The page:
Many of McFarland’s earlier digital compositions—similarly made up of multiple photographs—were perfected in their seamlessness, presenting to the viewer an uncanny though 'real' looking single photograph. In the last several years, the artist has expanded his practice of digital manipulation and created works which purposely fracture, breaking down parts of the image and exposing the mechanics and most notably the time and duration involved in the picture making process. The analogue signs demonstrated throughout McFarland’s newer works contrast the veneer of usual digital retouching, and what have classically been regarded as photographic 'flaws' instead play a larger role in the conceptual presentation of his work.
Fireplace is life-scale image of a hearth from McFarland’s new series entitled Villa. Black ash and smoke-damage layer the interior, while water damage and stains permeate the walls in the surrounding room. Deterioration is a recurring theme in McFarland’s work, a metaphor for duration and the entropic processes of time. This work, illuminated in a lightbox, continues McFarland’s depictions of light and it’s intrinsic relationship to photography. The new work is in dialogue with early imagery of fires from his past works including Embers, Late Evening (2002) (an iconic, early piece in his first digitally manipulated series Cabin).
Colonnade depicts the same neglected estate as Fireplace, this piece a vertical video that slowly pans 360 degrees of unkempt foliage and crumbling columns. The overall view conveyed is similar to that of a panoramic photograph, though this perspective is prolonged as the movement of the camera slowly completes the scene, looping continually.
Shattered Glass examines the concept of duration, and its representation in different media including photography and video, eschewing Henri Cartier-Bresson's notion of the decisive moment. While the view out of the window is a frequent trope in the history of landscape art, Shattered Glass collapses the image through its fractured surface, such that the window is at once a material barrier and a mediating threshold. Its surface boundary, dividing two and three dimensional space, is something we look both at and through.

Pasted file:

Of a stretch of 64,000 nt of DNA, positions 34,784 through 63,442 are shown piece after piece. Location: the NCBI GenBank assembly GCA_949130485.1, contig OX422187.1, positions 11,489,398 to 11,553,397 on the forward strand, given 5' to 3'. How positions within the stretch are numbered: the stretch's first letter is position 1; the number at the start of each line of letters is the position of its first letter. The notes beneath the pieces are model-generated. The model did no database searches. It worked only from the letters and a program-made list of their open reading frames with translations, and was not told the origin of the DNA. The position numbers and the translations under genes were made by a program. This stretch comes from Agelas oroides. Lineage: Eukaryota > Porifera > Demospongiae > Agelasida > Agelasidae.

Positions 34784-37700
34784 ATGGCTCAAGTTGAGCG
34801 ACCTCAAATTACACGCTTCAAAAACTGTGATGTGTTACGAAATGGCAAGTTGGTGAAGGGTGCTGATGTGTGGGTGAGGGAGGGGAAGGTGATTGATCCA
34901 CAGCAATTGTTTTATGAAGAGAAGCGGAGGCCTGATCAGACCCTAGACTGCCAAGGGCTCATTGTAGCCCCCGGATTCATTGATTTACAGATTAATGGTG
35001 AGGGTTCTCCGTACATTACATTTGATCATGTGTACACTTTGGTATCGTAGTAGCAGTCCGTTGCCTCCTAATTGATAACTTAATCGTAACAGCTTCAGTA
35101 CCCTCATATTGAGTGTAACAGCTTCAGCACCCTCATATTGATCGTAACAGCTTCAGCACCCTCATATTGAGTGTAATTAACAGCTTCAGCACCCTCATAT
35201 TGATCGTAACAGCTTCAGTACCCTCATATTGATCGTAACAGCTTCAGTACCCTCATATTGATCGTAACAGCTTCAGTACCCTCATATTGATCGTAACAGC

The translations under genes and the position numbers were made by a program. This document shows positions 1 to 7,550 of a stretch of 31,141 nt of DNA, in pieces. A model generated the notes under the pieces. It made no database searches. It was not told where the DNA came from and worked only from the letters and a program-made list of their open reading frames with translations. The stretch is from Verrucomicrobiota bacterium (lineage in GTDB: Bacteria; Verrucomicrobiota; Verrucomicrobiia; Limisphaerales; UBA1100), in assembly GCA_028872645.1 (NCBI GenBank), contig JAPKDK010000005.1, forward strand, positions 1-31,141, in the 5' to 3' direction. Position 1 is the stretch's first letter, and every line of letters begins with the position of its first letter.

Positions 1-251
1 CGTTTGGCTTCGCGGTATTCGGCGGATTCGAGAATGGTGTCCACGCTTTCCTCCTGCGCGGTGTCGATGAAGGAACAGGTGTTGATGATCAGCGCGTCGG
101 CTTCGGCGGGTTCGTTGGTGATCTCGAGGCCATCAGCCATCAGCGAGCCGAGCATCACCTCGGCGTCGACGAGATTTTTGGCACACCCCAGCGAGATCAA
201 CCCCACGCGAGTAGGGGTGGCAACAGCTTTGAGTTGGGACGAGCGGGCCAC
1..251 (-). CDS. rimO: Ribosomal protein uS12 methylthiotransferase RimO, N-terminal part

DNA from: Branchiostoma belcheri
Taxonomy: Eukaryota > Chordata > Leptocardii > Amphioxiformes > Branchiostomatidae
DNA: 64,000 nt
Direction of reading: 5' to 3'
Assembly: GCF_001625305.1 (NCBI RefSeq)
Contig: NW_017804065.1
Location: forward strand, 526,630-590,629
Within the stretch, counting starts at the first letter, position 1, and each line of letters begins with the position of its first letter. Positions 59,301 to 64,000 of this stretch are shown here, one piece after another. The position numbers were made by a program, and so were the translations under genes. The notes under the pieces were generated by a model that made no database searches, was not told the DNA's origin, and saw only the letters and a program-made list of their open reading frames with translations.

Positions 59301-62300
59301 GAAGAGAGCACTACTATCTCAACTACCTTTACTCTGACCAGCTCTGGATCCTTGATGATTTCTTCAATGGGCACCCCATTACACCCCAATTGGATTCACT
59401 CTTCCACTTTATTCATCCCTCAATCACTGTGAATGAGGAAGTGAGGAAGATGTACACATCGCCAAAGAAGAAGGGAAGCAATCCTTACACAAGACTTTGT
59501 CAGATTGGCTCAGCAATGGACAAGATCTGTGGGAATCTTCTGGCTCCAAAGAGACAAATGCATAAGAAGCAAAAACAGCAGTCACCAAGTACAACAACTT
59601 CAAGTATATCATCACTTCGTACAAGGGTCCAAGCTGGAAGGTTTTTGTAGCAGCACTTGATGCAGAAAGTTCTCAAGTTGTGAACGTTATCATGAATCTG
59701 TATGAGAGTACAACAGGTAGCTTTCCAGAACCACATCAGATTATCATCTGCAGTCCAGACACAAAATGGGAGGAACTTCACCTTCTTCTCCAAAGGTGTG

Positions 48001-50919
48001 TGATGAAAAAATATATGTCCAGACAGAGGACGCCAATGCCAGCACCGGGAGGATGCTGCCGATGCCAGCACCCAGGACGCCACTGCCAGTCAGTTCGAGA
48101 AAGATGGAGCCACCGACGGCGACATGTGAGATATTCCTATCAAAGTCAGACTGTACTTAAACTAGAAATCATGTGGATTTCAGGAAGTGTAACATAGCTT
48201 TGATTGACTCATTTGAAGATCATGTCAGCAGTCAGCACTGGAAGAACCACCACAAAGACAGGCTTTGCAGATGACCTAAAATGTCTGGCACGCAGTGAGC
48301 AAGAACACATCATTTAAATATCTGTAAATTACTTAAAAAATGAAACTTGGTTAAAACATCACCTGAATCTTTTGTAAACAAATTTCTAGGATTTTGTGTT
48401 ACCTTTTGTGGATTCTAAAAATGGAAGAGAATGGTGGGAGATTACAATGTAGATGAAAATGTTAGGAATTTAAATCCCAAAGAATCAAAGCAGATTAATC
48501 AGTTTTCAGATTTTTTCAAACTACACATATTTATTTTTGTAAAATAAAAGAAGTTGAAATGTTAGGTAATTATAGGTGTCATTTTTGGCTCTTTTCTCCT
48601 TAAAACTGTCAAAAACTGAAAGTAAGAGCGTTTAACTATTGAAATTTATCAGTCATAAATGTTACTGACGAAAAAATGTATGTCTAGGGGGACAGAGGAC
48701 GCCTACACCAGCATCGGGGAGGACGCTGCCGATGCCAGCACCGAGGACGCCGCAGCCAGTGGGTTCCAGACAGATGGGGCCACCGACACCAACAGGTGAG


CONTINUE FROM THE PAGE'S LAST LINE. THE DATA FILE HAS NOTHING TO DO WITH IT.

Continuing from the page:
Using a DLSR camera mounted on a tripod panning device, the 4k video and photographic stills were shot at the same time. As the camera pans fluidly from left to right over the course of nine minutes, the viewer’s gaze moves from interior to exterior space. The final transmounted chromogenic print, realised as a landscape tableau, is actually a composite of several frames shot in a similar proportion to the monitor, using portrait orientation. Because the two components of this work are backlit using a similar LED technology, their visual qualities are unified, allowing both formats to be situated on more equal footing.
Flower Stand, Scuttlehole Road, Water Mill, New York offers a slight departure from McFarland’s previous durational photographs of the gardens around Vancouver and returns to a more traditional idea of photography and its representation of the instant. It’s an image that comprises theHamptons and re-examines popular pictorial representations of the elite New York vacation town. Like the constructive or additive process of creating and tending a garden the picture making techniques employed in photography are reflected in the subject of the garden.
Cleaning Lens sees the artist cleaning his lenses wearing a Crewneck Jersey T-shirt in a range of different colours. And what if dust is really a key to the ensuing decades? Why do we dislike it? We are stardust, after all. Dust must be kept well away from camera equipment, but it is deeply photogenic. There is also something universal about dust: we come from it, go to it, and create it daily. Inevitable and unruly, dust is the enemy of the modern order, its repressed other, its nemesis. But it has a story to tell from the other side.
Scott McFarland lives and works in Toronto, Canada. His works are included in public collections such as the MoMA, the J. Paul Getty Museum, the National Gallery of Canada, the SFMoMA, the Walker Art Center, and the Vancouver Art Gallery. In 2014, the Art Gallery of Ontario exhibited McFarland’s solo exhibition Snow, Shacks, Streets, Shrubs which surveyed his recent work. Other major surveys of McFarland’s work have been exhibited at the National Gallery of Canada (2010) and the Vancouver Art Gallery (2009). Most recently, McFarland exhibited at the SFMoMA (About Time) and Fort Gansevoort, New York (Sky Leaks).
Press release courtesy Choi&Lager Gallery.